“It is clear that climate action will make life increasingly difficult for businesses that profit from fossil fuels,” writes Jim Krane, an energy fellow at the Baker Institute for Public Policy. “For the industry, a new set of risks has come to the fore.”
Krane’s paper reads both as a warning to the industry, and as a laundry list of threats.
Coal, oil and natural gas are responsible for two-thirds of the world’s emissions of greenhouse gases, Krane reports. World leaders have suggested energy companies might need to leave fuel reserves in the ground instead of releasing more carbon. The multinational banking firm Citicorp estimates that such large-scale resource abandonment could cost $100 trillion in lost revenues by 2050.
Governments around the world are already moving to restrict fossil fuel consumption. The 2015 Conference of Parties climate agreement, signed in Paris, represents “an ominous milestone” for the industry, Krane writes, with “promises to reduce carbon from nearly every country on earth, covering 99 percent of emissions.”
Demand for fossil fuels will peak and begin to decline, the paper continues — global coal consumption may have already. It dropped by 100 million metric tons, or almost 2 percent, in 2015. U.S. coal use plunged 13 percent in 2015. Chinese demand has fallen for two years in a row. Only natural gas will likely benefit, in the near term, from climate change policies, Krane writes, as countries look to shift electric power creation away from coal.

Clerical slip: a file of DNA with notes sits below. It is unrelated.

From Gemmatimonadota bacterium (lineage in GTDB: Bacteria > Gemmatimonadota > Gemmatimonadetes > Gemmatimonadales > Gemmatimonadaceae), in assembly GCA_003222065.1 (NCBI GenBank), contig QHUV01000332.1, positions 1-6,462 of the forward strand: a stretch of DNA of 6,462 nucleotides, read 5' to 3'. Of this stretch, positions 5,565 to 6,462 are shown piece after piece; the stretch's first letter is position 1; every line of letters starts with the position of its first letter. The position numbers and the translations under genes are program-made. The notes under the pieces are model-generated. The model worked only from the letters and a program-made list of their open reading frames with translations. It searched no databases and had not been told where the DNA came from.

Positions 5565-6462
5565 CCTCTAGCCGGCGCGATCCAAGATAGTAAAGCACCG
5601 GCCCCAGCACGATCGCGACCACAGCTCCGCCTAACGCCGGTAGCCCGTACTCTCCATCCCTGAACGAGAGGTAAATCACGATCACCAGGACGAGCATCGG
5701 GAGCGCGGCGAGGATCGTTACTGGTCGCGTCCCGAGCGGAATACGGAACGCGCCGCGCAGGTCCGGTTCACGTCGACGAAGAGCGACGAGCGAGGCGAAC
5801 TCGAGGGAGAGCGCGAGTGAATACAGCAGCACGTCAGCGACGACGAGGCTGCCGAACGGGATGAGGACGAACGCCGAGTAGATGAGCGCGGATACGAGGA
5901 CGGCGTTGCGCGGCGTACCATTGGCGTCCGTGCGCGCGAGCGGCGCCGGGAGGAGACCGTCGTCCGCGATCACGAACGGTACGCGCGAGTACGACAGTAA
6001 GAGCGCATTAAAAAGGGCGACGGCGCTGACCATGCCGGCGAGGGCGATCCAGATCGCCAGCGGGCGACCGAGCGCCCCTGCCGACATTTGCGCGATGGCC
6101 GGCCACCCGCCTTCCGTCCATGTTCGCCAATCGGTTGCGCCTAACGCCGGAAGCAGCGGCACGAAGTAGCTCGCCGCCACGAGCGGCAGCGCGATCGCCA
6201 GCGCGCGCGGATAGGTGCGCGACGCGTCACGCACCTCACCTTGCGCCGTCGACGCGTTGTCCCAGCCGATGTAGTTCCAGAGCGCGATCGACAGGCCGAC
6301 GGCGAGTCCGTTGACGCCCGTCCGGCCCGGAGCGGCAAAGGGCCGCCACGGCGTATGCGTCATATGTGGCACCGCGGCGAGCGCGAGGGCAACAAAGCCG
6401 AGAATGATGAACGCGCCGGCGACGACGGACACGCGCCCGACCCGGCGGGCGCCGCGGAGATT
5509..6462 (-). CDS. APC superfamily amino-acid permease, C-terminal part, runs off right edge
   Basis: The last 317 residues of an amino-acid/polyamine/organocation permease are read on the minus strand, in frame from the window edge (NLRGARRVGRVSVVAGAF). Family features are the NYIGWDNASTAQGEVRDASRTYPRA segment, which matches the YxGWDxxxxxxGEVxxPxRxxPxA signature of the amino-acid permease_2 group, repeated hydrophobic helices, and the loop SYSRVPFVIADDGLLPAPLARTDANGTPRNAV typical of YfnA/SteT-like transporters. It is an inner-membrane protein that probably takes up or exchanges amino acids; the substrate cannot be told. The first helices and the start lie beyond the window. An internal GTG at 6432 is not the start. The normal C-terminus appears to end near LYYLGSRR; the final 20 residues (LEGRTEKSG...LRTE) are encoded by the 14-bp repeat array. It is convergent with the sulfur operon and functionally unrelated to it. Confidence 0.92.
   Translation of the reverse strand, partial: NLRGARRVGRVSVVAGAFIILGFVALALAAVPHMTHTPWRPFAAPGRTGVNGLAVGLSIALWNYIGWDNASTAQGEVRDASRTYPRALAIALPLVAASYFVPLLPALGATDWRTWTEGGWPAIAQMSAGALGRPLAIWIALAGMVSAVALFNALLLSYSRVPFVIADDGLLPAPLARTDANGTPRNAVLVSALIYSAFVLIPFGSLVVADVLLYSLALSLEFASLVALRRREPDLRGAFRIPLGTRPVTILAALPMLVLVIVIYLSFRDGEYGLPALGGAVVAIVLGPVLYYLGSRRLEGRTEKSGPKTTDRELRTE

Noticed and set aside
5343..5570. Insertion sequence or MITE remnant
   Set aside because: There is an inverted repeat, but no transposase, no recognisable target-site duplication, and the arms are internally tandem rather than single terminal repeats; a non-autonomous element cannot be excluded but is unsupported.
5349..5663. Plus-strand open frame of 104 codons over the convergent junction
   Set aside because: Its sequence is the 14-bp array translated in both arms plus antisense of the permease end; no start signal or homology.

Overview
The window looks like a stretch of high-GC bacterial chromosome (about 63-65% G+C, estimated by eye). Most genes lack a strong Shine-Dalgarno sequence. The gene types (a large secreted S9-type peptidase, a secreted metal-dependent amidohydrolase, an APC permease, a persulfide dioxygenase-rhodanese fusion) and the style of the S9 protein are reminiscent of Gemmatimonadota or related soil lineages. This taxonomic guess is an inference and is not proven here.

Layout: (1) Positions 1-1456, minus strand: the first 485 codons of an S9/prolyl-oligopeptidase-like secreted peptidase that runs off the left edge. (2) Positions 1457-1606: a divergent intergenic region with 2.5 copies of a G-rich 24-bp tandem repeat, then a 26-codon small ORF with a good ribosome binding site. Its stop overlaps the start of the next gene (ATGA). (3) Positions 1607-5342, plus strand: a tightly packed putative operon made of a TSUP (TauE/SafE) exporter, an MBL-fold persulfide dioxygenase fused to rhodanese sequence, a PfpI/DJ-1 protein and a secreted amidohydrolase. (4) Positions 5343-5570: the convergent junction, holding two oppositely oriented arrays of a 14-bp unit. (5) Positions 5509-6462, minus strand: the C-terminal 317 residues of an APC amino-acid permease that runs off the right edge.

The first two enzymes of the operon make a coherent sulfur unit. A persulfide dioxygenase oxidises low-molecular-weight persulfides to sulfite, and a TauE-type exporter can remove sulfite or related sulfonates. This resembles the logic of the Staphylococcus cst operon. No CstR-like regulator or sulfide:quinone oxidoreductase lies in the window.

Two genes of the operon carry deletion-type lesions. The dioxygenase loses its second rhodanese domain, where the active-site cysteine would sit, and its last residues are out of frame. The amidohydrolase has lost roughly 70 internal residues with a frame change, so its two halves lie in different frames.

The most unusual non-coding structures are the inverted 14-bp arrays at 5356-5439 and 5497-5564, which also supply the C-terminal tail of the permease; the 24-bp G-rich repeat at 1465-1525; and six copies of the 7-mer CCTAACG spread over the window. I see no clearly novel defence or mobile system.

Moreover, he says, some large investors are beginning to avoid fossil fuels. The Norwegian Government Pension Fund, the world’s largest hydrocarbon-based sovereign wealth fund with some $900 billion in assets, divested last year from coal companies. The Rockefeller Brothers Fund, started by the Standard Oil fortune, pledged two years ago to eliminate its exposure to coal and Canadian oil sands.
Finally, Krane writes, climate change could drive fossil fuel companies to out-compete each other. If oil producers think climate regulations might prevent them from pulling out oil reserves, they may step up production. “The curtailment of future oil demand would be disastrous for Saudi Arabia, Venezuela and other large producer states, few of which have diversified economies ready to move beyond oil,” Krane writes.
Instead, the countries could increase production, drive down prices and shift the risk of stranded reserves to areas like U.S. shale plays, which require higher costs to produce oil.
“The industry faces a future that is less accepting of its current practices,” Krane concludes. “Some businesses will not survive. For others, the risks warrant changes in strategic direction.”